Wednesday, March 25, 2020

Nonfiction Picture Book Wednesday - Women's History Month - Celebrating Women Who Have Changed Our History - 3.25.20

Wednesdays I join Alyson Beecher from kidlitfrenzy and other
#kidlit bloggers to share wonderful nonfiction picture books.
The intention of today's blog post is to give professionals that work in the
education field new nonfiction reading material and ideas to use 
with students to promote a love of reading nonfiction materials.

Last post for National Women's Month!  Today I'm celebrating women who have changed our history - or are currently making history!

Fight of the Century by Barb Rosenstock
Fight of the Century: Alice Paul Battles Woodrow Wilson for the Vote
written by Barb Rosenstock
illustrated by Sarah Green
I really enjoyed the voice of this story - told in fighting format words "round one", introduces "the champion" and "the challenger".  This story tells us the years long fight between Alice Paul and the Women's Suffrage Movement and their fight to get President Woodrow Wilson to change the voting laws for the United States.

Lizzie Demands a Seat! by Beth  Anderson
Lizzie Demands a Seat! Elizabeth Jennings Fights for Streetcar Rights
written by Beth Anderson
illustrated by E.B. Lewis
I wonder if Rosa Parks knew she was standing on the shoulders of women who had come long before her.  Lizzie Jennings was late for church and playing the organ when she tried to get on a streetcar.  But the conductor wouldn't let her on based upon the color of her skin.  A fight ensued but a bigger fight had only just began.  This was the moment that got Lizzie Jennings involved in the fight for the right for all people, regardless of color, to be able to ride in streetcars.
I do think it is interesting to note that this book reads like a story, has dialogue, and comments about the characters actions, "She brushed herself off, raised her chin, and straightened her bonnet."  The author does note in the backmatter that the dialogue included follows Lizzie's account as given in newspapers from that time period. There are extensive sources credited in the backmatter.

From a Small Seed―The Story of Eliza Hamilton by Camille Andros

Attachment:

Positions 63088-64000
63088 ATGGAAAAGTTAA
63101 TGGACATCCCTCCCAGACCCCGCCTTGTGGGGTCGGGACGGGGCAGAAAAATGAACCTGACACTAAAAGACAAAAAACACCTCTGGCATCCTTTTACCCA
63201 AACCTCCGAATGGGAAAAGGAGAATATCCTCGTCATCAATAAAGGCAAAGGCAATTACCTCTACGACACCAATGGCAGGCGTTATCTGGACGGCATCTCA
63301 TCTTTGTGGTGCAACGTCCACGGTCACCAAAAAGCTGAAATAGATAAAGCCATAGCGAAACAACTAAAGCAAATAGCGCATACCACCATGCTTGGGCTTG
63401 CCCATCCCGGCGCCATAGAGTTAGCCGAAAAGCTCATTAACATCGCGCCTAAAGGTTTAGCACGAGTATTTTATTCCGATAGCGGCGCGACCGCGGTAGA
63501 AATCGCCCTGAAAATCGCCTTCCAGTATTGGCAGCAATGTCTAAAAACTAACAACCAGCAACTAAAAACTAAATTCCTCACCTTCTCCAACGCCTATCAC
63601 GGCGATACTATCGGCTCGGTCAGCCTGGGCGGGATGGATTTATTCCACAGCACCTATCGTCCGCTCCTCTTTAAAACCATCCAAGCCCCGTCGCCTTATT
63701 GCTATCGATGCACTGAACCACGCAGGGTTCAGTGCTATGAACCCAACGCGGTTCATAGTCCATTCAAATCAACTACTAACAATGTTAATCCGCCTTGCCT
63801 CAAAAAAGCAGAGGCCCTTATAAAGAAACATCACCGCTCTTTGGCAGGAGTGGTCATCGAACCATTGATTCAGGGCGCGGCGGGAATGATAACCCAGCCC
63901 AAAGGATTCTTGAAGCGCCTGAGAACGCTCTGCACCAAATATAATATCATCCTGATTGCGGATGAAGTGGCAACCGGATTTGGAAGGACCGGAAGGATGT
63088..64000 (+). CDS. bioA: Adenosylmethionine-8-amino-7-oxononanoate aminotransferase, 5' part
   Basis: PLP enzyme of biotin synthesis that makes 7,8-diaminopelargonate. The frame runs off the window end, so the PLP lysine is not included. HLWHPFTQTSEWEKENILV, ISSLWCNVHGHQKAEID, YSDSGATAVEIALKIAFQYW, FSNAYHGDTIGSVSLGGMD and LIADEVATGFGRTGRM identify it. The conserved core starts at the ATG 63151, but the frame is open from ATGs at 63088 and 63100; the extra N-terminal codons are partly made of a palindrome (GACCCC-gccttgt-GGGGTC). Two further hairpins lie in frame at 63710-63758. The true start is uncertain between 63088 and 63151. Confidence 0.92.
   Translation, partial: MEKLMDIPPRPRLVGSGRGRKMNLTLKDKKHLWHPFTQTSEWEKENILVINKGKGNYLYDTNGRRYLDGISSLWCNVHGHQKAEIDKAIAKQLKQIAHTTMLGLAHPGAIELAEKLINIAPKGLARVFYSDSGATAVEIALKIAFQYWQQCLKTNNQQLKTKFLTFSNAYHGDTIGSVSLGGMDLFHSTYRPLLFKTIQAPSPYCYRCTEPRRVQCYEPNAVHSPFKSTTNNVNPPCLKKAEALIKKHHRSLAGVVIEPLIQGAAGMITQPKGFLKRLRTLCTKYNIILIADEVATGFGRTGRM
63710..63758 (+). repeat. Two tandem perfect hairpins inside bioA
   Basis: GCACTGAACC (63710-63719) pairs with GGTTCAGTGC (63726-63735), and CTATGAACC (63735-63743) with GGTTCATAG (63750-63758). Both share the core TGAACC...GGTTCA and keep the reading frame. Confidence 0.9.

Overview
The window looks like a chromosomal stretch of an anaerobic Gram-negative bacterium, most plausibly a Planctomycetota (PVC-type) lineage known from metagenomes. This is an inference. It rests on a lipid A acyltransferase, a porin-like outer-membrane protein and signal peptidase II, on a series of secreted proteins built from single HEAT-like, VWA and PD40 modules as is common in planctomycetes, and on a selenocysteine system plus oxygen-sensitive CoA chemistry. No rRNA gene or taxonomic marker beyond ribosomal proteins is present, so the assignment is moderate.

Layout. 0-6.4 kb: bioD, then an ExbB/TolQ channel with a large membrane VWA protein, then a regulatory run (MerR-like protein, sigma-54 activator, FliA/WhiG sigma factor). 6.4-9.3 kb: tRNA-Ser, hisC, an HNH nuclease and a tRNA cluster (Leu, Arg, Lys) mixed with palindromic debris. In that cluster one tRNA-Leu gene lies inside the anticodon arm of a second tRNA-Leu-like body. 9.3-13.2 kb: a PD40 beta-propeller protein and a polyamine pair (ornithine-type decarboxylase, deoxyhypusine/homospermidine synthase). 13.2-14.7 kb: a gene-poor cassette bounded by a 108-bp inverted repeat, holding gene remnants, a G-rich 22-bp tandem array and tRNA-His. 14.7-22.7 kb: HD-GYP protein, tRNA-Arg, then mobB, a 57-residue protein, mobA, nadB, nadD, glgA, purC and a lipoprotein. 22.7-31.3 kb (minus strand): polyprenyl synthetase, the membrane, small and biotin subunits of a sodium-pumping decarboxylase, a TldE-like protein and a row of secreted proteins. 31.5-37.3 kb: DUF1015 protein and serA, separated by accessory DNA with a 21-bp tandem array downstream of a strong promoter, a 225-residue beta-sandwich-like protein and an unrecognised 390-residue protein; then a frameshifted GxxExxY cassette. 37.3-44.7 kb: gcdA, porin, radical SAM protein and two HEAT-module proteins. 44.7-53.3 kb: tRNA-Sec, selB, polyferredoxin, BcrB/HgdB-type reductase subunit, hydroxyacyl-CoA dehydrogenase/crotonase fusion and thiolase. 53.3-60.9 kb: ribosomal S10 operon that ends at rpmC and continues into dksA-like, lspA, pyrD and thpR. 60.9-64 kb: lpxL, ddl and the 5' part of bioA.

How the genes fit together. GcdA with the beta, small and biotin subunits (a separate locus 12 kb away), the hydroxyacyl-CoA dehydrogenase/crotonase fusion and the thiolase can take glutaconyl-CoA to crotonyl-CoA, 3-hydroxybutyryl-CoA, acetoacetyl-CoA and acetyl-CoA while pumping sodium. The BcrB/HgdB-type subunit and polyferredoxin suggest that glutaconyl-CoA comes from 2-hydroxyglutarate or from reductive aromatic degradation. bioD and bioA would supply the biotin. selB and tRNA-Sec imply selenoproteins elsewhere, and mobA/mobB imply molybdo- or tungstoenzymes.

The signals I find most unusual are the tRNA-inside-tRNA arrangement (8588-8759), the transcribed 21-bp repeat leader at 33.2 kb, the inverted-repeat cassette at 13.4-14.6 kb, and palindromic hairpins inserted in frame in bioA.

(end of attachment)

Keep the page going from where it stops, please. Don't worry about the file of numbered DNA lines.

From a Small Seed: the Story of Eliza Hamilton
written by Camille Andros
illustrated by Tessa Blackham
In the author's note is the real story of Eliza Hamilton.  You learn more about this incredible women there than in the story.  The author also admits she takes a few liberties when writing the story, which takes away much of the nonfiction part of the story for me...
I hope we have more stories about Eliza in our future and all that she did in the later part of her years!

The Only Woman in the Photo by Kathleen Krull
The Only Woman in the Photo: Frances Perkins and Her New Deal for America
written by Kathleen Krull
illustrated by Alexandra Bye
It's time to check our history books.  Flip to the section of the New Deal?  Does it mention FDR's cabinet, particularly his Secretary of Labor, Frances Perkins?  You know, the person who started Social Security, changed the safety in workplaces?  She was usually the only female in photos at that time, encircled by all the males who held positions in those days.
This was a fascinating look at an amazing woman who impacted so many things that are a part of our country today.  A picture book to read to not only young readers, but this book should have its place in middle school classrooms as they learn about our nation's history.

And let's celebrate the women who are currently making history!

Muslim Girls Rise by Saira   Mir
Muslim Girls Rise: Inspirational Champions of Our Time
written by Saira Mir
illustrated by Aaliya Jaleel
A compilation of Muslim women from around the world who are making a difference.  I like that each 2-page layout focused on a woman and it was a quick read.  Featuring women from all backgrounds, each one a mighty girl for their determination and strength!

Ruth Objects by Doreen Rappaport
Ruth Objects: The Life of Ruth Bader Ginsburg
written by Doreen Rappaport
illustrated by Eric Valasquez
If you are a female growing up in today's society, you need to be thankful for the many cases RBG has head or spoken for women.  A true crusader for gender equity, she is someone you want to make sure young readers know about.
A solid biography about RBG, great backmatter, great illustrations - I just wish some of the illustrations had more explanation to them.

Thank you for following along with my Women's History Month posts.  Hope you found some new books to read!

1 comment:

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